We’ve sourced some of the most interesting and thought-provoking Prohibition Quotes from Lauren DeStefano, N. Chandrababu Naidu, Gary Johnson, Al Capone, Will Rogers. Each of the following quotes is overflowing with creativity, and knowledge.
Every generation has a macabre notion that wars, government prohibition, natural disasters or mankind itself could be the downfall of society and the world as a whole.
I’m not ashamed to admit that prohibition is ‘impractical.’
The current prohibition laws are forcing drug disputes to be played out with guns in our streets. We need to put a stop to this criminal drug element in our country.
Prohibition has made nothing but trouble.
Prohibition is better than no liquor at all.
We have seen the evil of the manufacture and sale of intoxicating liquors in our midst; let us try prohibition and see what this will do for us.
Prohibition, like so many other policies imposed from the moral high ground, typically by those who do not drink, disproportionately affects the poor who resort to illegally brewed alcohol when they want a drink, not infrequently leading to their death, and are more likely to be harassed by the police.
The ‘environmental left’ tells us that, though we have natural resources like natural gas and oil and coal, and though we can feed the world, we should keep those things in the ground, put up fences, and be about prohibition.
But the worst handicap we had the prohibition of naming individual units who had done the fighting.
Prohibition didn’t work in the Garden of Eden. Adam ate the apple.
Popularizing – much less venturing beyond one’s secure turf – was frowned upon for many years. I think I probably internalized the prohibition, even though I was – and knew I was – among the best speakers and writers of my age cohort. I don’t mean I was the best historian – a quite different measure.
What is true environmentalism? I think it’s environmental stewardship – not prohibition.
For every prohibition you create, you also create an underground.
We covet experience; we have a secret desire to learn, not from cold prohibition, but from trial, whether those things, which are not without a semblance of good, are really so ill as they are described to us.
In the 1920s prohibition in the US notoriously failed to tackle alcohol use, led to lethal forms of liquor entering the black market, fuelled organised crime and its associated violence, and wasted public money.
You look at any culture, and prohibition has invariably been an unmitigated failure. It is just idiotic to criminalise any substance, I think.
We find many things to which the prohibition of them constitutes the only temptation.
Regardless of what one’s attitude towards prohibition may be, temperance is something against which, at a time of war, no reasonable protest can be made.
‘Boardwalk’ begins literally on the first day of Prohibition, which I think was a wonderful way to start – to have the story kind of come out of this massive historical phenomenon. And the more I researched the ’20s, the more I discovered just how interesting it was.
We have to be very conscious of the fact that beneath every illness is a prohibition. A prohibition that comes from a superstition.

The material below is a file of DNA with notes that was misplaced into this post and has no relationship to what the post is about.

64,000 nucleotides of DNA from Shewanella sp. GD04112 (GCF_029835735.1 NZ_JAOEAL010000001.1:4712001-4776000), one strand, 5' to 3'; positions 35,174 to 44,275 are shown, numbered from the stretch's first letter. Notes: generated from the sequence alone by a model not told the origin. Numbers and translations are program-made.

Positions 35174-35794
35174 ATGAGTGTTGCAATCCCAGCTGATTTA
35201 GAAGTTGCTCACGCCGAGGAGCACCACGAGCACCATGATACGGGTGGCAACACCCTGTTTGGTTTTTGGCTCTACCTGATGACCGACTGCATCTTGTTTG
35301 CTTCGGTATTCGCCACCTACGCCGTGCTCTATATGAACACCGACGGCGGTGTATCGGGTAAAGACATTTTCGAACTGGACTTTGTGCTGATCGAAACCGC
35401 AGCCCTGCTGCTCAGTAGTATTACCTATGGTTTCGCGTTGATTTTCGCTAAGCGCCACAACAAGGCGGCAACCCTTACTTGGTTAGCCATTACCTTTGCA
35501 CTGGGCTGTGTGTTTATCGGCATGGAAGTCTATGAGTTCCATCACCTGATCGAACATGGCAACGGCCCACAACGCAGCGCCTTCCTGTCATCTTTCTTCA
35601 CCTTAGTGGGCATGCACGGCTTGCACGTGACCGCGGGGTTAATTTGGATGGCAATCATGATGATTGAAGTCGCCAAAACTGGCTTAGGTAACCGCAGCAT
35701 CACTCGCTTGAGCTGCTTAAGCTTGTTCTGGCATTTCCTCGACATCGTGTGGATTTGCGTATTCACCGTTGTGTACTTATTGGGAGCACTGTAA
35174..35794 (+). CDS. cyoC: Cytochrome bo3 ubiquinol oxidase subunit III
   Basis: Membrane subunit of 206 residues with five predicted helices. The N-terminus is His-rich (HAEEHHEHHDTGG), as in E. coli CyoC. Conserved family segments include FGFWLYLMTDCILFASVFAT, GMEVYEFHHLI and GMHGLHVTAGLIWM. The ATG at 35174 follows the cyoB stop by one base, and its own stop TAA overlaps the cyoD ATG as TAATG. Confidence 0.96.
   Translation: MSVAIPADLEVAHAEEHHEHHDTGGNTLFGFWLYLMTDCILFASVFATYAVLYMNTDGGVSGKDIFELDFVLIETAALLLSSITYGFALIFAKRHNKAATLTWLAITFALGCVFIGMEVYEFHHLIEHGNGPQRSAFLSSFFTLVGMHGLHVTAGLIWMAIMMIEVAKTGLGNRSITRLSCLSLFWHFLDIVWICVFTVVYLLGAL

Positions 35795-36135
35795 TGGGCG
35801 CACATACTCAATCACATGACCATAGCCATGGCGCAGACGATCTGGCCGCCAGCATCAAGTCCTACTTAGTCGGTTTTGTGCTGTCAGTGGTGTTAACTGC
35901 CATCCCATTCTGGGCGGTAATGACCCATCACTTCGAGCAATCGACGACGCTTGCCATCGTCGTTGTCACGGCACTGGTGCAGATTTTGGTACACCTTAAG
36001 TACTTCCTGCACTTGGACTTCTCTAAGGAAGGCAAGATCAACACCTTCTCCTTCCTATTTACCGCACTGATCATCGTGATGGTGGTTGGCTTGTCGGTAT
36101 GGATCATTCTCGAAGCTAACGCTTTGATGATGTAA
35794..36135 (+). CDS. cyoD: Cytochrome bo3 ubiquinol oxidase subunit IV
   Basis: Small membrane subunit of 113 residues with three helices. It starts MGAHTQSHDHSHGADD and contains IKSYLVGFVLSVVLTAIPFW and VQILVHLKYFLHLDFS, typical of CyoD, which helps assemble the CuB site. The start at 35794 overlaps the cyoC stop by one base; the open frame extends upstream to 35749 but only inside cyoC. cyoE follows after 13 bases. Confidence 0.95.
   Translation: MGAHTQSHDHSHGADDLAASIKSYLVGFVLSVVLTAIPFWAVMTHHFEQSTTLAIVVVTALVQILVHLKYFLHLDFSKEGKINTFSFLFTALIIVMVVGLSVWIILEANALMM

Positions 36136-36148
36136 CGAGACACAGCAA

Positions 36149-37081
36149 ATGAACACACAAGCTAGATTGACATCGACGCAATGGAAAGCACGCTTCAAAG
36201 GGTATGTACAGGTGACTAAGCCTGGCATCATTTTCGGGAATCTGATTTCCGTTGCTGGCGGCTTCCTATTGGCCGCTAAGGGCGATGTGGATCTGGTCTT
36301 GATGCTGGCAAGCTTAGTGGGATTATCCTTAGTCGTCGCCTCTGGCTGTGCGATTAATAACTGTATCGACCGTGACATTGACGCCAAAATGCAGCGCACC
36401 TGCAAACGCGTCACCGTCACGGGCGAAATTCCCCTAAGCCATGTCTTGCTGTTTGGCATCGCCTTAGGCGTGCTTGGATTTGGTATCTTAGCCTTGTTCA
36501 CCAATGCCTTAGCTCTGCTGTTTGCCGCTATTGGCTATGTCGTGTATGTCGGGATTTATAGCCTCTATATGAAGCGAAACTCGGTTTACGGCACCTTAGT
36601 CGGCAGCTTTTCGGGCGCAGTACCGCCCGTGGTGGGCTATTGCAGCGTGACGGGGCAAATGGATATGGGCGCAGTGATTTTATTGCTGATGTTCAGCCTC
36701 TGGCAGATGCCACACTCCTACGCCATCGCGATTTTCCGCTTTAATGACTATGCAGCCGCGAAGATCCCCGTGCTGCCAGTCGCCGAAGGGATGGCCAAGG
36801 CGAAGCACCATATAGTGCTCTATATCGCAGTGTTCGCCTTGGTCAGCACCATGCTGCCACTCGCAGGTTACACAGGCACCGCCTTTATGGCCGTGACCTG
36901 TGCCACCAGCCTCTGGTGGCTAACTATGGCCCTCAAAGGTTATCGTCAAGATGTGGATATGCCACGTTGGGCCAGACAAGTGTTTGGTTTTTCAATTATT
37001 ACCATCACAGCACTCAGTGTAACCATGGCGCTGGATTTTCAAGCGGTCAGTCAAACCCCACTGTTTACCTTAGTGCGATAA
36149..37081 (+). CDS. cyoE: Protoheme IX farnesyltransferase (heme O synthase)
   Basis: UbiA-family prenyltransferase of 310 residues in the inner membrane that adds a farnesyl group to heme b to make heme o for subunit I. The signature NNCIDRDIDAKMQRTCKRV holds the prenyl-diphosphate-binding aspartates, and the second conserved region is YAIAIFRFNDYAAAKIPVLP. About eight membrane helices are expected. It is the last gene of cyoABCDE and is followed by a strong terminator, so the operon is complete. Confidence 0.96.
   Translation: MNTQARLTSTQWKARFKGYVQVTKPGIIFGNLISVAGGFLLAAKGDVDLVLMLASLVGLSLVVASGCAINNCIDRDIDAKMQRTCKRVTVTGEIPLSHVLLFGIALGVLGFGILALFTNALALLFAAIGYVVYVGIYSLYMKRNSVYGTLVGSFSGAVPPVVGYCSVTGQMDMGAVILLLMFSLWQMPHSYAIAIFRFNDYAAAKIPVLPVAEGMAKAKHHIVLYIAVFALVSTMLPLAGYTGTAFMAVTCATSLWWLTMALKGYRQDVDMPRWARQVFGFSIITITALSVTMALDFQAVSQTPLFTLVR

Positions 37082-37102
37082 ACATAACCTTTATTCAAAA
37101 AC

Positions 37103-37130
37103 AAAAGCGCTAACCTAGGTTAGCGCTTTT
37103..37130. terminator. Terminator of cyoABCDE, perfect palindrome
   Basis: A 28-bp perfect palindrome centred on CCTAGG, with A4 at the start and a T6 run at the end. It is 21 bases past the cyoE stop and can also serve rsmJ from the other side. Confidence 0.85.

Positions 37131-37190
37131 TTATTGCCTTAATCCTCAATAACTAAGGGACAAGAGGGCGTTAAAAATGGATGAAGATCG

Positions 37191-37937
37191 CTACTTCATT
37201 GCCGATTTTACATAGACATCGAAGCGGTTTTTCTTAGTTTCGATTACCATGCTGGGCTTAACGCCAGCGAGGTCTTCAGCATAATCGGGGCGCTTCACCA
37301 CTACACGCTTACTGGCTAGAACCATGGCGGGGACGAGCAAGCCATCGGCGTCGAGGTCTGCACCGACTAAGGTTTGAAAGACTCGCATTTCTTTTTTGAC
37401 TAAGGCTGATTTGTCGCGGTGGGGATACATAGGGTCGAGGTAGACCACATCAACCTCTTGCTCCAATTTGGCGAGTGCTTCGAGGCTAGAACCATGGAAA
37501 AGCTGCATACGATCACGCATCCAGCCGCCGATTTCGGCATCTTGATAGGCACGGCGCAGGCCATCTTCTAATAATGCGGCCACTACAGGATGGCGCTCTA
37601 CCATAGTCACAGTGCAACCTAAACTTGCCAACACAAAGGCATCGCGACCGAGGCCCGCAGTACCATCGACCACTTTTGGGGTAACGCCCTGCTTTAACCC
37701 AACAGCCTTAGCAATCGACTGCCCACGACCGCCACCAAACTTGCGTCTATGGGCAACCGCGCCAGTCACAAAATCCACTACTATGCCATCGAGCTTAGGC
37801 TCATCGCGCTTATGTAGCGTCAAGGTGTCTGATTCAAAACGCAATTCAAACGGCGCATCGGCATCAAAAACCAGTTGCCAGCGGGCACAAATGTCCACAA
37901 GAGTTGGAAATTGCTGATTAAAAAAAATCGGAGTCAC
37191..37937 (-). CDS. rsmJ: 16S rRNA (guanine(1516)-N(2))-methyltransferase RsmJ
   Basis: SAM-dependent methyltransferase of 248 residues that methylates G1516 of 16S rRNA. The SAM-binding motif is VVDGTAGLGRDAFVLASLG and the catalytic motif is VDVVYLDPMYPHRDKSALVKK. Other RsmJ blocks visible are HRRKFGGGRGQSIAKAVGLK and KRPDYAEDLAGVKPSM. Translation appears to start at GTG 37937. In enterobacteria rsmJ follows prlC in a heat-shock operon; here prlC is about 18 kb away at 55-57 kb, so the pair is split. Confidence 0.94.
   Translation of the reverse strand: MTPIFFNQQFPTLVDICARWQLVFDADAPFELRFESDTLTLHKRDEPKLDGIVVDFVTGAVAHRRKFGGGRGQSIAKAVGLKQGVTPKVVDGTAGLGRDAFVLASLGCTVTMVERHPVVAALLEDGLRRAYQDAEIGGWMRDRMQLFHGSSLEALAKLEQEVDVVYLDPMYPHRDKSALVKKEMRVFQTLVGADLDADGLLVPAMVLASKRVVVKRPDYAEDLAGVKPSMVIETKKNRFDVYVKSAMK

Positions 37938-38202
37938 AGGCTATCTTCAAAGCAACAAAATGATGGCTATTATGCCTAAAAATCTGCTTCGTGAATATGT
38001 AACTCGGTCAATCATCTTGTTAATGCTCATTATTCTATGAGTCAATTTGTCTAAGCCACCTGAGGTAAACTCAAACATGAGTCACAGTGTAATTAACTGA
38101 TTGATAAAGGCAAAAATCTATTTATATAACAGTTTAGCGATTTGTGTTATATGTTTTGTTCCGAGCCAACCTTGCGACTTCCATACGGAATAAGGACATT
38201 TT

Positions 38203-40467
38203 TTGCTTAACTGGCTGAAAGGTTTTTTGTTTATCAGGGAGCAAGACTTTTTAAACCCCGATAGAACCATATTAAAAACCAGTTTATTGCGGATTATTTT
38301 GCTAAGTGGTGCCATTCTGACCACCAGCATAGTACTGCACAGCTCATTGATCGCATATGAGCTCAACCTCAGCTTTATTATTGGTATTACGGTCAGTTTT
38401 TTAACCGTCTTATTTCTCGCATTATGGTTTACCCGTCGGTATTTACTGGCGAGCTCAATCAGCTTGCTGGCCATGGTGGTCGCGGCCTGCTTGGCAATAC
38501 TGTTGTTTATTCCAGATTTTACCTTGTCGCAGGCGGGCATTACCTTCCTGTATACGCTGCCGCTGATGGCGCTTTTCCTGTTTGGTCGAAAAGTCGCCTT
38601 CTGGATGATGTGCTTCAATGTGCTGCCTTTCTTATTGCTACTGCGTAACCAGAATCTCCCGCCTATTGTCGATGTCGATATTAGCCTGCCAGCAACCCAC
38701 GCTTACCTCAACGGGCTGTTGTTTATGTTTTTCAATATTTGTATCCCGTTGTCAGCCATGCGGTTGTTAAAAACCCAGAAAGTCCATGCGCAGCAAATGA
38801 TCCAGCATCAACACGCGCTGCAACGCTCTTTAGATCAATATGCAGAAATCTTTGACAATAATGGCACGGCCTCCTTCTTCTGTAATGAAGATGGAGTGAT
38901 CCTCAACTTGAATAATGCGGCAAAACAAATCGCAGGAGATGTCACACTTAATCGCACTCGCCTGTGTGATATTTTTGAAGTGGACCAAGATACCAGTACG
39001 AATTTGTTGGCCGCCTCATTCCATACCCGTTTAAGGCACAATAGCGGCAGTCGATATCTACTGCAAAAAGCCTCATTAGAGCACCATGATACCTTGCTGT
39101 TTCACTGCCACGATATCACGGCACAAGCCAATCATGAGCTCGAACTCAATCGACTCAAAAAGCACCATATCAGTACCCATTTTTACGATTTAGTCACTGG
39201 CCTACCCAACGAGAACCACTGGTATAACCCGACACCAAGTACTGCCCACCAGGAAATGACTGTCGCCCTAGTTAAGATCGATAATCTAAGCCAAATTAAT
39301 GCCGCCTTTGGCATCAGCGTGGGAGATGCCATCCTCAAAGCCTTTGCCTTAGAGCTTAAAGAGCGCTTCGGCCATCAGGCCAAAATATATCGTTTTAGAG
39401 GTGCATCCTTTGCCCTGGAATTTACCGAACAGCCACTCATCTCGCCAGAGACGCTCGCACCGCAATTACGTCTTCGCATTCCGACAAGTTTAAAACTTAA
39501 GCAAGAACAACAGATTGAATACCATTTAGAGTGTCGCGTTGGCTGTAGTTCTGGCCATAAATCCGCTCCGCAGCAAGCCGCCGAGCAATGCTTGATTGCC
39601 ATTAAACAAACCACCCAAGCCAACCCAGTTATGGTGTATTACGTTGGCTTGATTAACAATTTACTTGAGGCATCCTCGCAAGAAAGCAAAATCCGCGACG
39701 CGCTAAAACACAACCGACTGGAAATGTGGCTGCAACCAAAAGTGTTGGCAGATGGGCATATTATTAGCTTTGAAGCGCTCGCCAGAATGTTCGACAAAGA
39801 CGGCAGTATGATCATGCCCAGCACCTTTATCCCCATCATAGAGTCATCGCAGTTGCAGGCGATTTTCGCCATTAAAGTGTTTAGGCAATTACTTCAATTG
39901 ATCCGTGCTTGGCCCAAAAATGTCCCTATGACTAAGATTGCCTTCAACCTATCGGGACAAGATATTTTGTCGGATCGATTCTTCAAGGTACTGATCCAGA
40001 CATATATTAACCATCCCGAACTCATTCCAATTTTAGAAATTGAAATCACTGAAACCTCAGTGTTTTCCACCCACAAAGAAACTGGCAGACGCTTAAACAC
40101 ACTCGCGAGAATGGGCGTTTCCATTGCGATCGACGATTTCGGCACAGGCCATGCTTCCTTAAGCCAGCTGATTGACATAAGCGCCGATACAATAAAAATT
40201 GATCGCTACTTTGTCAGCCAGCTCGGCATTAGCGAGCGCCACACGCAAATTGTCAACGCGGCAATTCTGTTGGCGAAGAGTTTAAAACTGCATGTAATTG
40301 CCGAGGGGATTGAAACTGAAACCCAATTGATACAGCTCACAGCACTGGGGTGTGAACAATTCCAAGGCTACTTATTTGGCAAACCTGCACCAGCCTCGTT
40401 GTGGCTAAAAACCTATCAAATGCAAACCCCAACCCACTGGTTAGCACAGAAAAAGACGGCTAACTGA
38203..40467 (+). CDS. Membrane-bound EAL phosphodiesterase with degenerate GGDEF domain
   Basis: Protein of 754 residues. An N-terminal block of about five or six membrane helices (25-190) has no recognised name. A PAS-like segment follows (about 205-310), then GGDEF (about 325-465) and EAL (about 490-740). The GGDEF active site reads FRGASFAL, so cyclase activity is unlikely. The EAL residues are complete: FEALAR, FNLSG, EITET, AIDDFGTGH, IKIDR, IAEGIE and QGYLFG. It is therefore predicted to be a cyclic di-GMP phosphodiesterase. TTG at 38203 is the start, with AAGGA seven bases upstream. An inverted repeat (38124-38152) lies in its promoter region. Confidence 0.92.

When Prohibition was first enacted in 1920, most people stockpiled alcohol, thinking they’d have enough to last them for years. By 1923, that was starting to run out, so your average person started to rely more and more on criminals.
It is certainly accurate, as it has often been said and as his letters reveal, that Grandpa supplied his tenth college reunion with alcohol in 1922 at the height of Prohibition.
Prohibition makes you want to cry into your beer and denies you the beer to cry into.
Reporters now are better educated than the crowd I knew when I broke in. We still had guys shaped by Prohibition and the Depression, so the news business still had badly paid people who loved it for the life, because every day was different.
In the Sikh tradition there is no prohibition of showing your hair. It’s not that hair cannot be seen. It’s an identity, as opposed to having to cover your hair.
Instead of giving money to found colleges to promote learning, why don’t they pass a constitutional amendment prohibiting anybody from learning anything? If it works as good as the Prohibition one did, why, in five years we would have the smartest race of people on earth.
Under the dual sovereignty principle, the Fifth Amendment’s prohibition on double jeopardy – which prevents the government from trying someone twice for the same crime – doesn’t apply if the second trial is by a different ‘sovereign’ – in this case, the state.
I take very seriously my responsibility as Secretary-General to make sure that the United Nations is doing everything it can to uphold the universal prohibition on the use of chemical weapons.
There’d never been a more advantageous time to be a criminal in America than during the 13 years of Prohibition. At a stroke, the American government closed down the fifth largest industry in the United States – alcohol production – and just handed it to criminals – a pretty remarkable thing to do.
Liquor prohibition led to the rise of organized crime in America, and drug prohibition has led to the rise of the gang problems we have now.
The 2013 deal, whereby the Organisation for the Prohibition of Chemical Weapons verified the destruction of 95% of Syria’s declared chemical weapons, was negotiated between Russia and the U.S. and either the Russians haven’t honored their side of the deal or they have been betrayed by the Syrians.
We either believe in the dignity of the individual, the rule of law, and the prohibition of cruel and unusual punishment, or we don’t. There is no middle ground.
I knew San Francisco when it was a wild place during Prohibition. There were more speakeasies than churches, and you could always get a drink.